Dylan Rigby (34) and Craig Douglas (33), who ran unlicensed gambling website FutGalaxy.com, appeared at Birmingham Magistrate’s Court on 18 September 2016 accused of advertising unlawful gambling under the Gambling Act 2005. On 6 February 2017, the two British men both from Essex who entered guilty pleas to offences under the Gambling Act 2005, were ordered to pay fines; Rigby was ordered to pay £174,000 and Douglas was ordered to pay £91,000.
The pair admitted to being Directors of Game Gold Tradings Limited, a company which operated and advertised the unlicensed gambling website FutGalaxy.com. The website, which has no official association with FIFA or EA Sports, offered gambling products including sports betting, a jackpot lottery style game, and a higher or lower style game. Customers could buy virtual currency (FUT coins) on the website and use them to gamble, convert them to FIFA coins and sell them for real money on a secondary marketplace. The website reportedly had no age restrictions and allowed minors to use credit cards to place bets in virtual currencies.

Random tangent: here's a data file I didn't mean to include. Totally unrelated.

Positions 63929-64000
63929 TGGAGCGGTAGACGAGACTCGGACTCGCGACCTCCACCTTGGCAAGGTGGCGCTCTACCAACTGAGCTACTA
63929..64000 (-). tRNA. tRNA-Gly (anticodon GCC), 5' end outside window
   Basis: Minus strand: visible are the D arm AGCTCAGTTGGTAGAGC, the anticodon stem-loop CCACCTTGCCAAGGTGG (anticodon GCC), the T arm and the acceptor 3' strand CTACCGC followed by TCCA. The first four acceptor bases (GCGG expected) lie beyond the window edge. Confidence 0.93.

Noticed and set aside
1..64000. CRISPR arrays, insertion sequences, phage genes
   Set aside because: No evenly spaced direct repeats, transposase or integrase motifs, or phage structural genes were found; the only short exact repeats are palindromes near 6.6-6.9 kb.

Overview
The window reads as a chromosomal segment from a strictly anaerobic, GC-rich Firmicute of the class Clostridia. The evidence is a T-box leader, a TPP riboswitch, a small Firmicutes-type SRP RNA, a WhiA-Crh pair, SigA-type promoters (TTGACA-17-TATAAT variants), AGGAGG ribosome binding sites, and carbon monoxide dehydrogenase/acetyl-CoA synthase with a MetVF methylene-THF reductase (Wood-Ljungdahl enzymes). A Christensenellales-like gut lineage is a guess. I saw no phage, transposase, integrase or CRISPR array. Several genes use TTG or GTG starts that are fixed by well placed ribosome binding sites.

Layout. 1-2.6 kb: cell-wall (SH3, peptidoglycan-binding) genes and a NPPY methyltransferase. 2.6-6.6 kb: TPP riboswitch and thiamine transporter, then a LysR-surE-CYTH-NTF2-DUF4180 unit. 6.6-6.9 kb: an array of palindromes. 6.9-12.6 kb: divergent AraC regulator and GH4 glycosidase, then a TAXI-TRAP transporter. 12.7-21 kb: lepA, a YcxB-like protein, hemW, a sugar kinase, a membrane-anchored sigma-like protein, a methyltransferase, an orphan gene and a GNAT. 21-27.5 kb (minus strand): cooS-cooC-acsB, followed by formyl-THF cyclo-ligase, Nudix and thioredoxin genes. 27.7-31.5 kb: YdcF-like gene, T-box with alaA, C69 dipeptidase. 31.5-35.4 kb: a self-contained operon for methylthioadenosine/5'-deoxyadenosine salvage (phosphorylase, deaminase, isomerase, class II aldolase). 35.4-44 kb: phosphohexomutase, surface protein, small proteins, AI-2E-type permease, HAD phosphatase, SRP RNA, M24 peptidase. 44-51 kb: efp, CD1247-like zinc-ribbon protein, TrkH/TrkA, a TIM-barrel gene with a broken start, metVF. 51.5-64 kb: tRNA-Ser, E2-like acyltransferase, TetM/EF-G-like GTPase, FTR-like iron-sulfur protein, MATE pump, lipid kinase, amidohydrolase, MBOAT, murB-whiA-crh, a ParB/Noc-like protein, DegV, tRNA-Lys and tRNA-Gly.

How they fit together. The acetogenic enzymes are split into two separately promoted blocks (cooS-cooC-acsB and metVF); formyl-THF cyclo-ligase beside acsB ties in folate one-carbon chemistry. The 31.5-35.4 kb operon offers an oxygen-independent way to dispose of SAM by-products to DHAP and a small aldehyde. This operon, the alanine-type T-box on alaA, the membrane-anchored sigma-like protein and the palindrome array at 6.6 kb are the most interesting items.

The District Judge, DJ McGarva described the offending as “very grave”. He concluded that children had been gambling on the site but that it was impossible to know how many had done so and what the effect of the criminality has been; that, he said, was the “real mischief”. Having been shown footage of a 12 year old boy gambling on the website, the Judge described what he had seen as “horrific”, adding that the video had “hit home to me how serious this is”.
A particular concern raised by the Gambling Commission was the popularity of the websites and the extensive use by young people. Sarah Harrison, Gambling Commission CEO showed support for the recent ruling by warning that "all websites offering gambling facilities in Britain must be licensed; it is the only way in which children and vulnerable people can be protected. This case demonstrates that we will use the full range of our statutory powers to investigate and prosecute individuals and companies who try to operate illegally.”